"Chinese companies may soon be barred from trading in US stock exchanges."
It seems Dennis Uy’s problems with his newest baby, DITO Telecom, is far from over.
Last week, DITO was able to get a six-month extension from the National Telecommunications Commission granted DITO Telecommunity Corp., a joint venture of businessman Dennis Uy and China Telecoms, another six months for the technical audit of its network rollout.
The NTC extension for the technical audit under the certificate of public convenience and necessity provisions of DITO was actually a no-brainer as DITO’s failure to comply with its original schedule was caused the COVID-19 crisis.
Under the current extension, DITO was given six months to deliver the commitments for the technical audit requirements, including providing a speed of 27 megabits per second to cover 37 percent of the population.
However, DITO is expected to encounter another major problem even before its expected kick-off by the first quarter of 2021. Its chief administrative officer, Adel Tamano announced that the United States Congress may finally approve a measure which seeks to delist Chinese-controlled companies from the US Securities Exchanges.
Last May 20, the US Senate passed on third reading Senate Bill No. 945 or the proposed “Holding Foreign Companies Accountable Act,” which will bar many Chinese companies from listing shares on US stock markets like the New York Stock Exchange and rival Nasdaq.
Principally authored by Republican Sen. John Neely Kennedy, the said measure would require companies in US to establish and prove that they are not owned or controlled by any foreign government.
China Telecom – which controls 40 percent stake in Uy’s DITO Telecom – is owned by the People’s Republic of China under the Ministry of Posts and Telecommunications. It will most likely be a subject of delisting by the US Federal Communications once S.945 is signed into law by US President Donald Trump.
Dow Jones’ MarketWatch reported on May 27 that the approval by the US Senate of S.945 “has generated talk that all Chinese firms could disappear from US exchanges.”
China Telecom is listed in NYSE as CHA.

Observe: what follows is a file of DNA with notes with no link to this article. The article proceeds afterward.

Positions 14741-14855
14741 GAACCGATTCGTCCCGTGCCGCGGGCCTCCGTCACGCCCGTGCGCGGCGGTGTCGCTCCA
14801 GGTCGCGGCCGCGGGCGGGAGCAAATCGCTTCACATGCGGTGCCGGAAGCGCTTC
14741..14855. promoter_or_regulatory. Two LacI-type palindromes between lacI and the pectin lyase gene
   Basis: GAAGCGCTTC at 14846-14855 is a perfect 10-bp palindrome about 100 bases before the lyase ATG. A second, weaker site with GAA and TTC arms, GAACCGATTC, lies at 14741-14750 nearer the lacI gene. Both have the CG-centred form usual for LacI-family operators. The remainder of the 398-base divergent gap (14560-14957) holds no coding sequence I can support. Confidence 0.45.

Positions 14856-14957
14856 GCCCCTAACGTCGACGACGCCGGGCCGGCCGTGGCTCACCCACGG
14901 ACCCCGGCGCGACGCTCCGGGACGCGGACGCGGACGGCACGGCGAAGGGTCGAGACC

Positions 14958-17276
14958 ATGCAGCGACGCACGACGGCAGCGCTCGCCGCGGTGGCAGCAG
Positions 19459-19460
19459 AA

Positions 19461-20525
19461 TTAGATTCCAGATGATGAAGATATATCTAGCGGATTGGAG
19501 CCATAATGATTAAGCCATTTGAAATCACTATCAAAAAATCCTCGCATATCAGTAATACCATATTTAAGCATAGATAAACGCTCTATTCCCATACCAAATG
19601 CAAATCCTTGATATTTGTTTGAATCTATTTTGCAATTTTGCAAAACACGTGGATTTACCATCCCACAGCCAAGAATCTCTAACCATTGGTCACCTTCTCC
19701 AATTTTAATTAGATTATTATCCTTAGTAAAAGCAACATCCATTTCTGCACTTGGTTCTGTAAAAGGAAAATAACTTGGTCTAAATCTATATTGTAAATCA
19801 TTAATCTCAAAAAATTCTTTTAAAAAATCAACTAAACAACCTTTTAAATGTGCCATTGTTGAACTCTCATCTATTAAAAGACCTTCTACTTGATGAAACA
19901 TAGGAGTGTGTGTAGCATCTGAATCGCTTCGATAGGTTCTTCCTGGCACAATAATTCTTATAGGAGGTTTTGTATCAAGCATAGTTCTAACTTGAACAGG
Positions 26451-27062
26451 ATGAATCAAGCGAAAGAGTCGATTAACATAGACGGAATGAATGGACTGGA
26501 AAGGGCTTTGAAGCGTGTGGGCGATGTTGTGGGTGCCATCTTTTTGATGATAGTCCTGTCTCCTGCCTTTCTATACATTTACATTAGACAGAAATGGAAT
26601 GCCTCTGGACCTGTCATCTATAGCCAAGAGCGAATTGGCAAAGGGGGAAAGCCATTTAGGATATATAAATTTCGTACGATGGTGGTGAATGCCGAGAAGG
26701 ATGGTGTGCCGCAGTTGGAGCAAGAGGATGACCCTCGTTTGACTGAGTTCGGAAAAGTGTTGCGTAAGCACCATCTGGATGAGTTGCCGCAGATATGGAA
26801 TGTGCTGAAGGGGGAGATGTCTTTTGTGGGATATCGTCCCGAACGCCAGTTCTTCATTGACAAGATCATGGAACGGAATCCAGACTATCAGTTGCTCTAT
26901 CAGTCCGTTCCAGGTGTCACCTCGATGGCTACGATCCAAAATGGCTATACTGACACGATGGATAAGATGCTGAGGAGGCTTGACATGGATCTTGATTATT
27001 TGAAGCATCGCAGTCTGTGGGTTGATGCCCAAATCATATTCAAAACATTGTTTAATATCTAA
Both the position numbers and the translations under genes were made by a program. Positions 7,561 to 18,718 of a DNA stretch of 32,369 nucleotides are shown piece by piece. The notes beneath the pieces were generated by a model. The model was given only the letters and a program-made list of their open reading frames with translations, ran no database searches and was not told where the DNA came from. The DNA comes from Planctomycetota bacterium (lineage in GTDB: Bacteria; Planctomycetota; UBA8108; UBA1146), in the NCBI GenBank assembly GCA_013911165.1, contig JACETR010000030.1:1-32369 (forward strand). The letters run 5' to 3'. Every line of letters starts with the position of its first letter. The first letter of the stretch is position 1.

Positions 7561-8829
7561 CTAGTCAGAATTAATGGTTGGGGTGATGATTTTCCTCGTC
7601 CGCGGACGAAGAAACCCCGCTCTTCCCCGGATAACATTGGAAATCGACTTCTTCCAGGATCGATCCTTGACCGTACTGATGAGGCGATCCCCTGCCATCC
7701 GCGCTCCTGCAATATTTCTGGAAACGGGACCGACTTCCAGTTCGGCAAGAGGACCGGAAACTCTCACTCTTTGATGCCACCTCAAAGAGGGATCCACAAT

The measure which is expected to be signed by Trump once approved by the Lower House, would require all companies listed on US stock exchanges submit to audits reviewable by the US Public Company Accounting Oversight Board – non-compliant firms could be delisted after three years.
In his May 21 article in Fortune Magazine, journalist Eamon Barret reported that “the forced delisting would strip affected companies of billions in market value and cause a great deal of reputational damage too.”
According to sources, with a 40 percent stake in DITO Telecommunity and the Joint Venture now listed as ISM:PM, the Philippine Stock Exchange will likewise subject the registered Philippine third telco player to further scrutiny.
Aside from NYSE, China Telecom is also listed at the Stock Exchange of Hong Kong and in Hang Seng China Enterprises Index.
Based on PCAOB’s report, their required audits of Chinese companies registered at both SEHK and/or the Shanghai and Shenzhen Stock Exchanges have been denied.
The source explained that with this unfulfilled PCAOB requirement of Chinese companies registered in both mainland and Hong Kong stock exchanges, the current US-planned revocation of Hong Kong’s special status due to Beijing's infringement of the semi-autonomous rights in the city also “will further endanger the financial prospects” for China Telecom in the context of SSE’s affected condition.
It added that the US government’s plan to delist Chinese companies is also “in line” with some of our own senators’ opposition to entry of China Telecom in the Philippine market.
Senator Francis Pangilinan has been consistently warning about China Telecom’s mandate to gather and send intelligence information to China under China’s National Intelligence Law of 2017 and its Counter-Espionage Law of 2014.
Senator Grace Poe, chair of the Senate Committee on Public Services, also raised questions about China Telecom having control of internet traffic in compliance with Beijing’s objective of siphoning off information that can be used by their government.
While Pangilinan’s and Poe’s apprehensions appear unfounded, with no concrete basis to stand on, the US move is something Uy cannot ignore – its impact on his fledgling project is simply too enormous.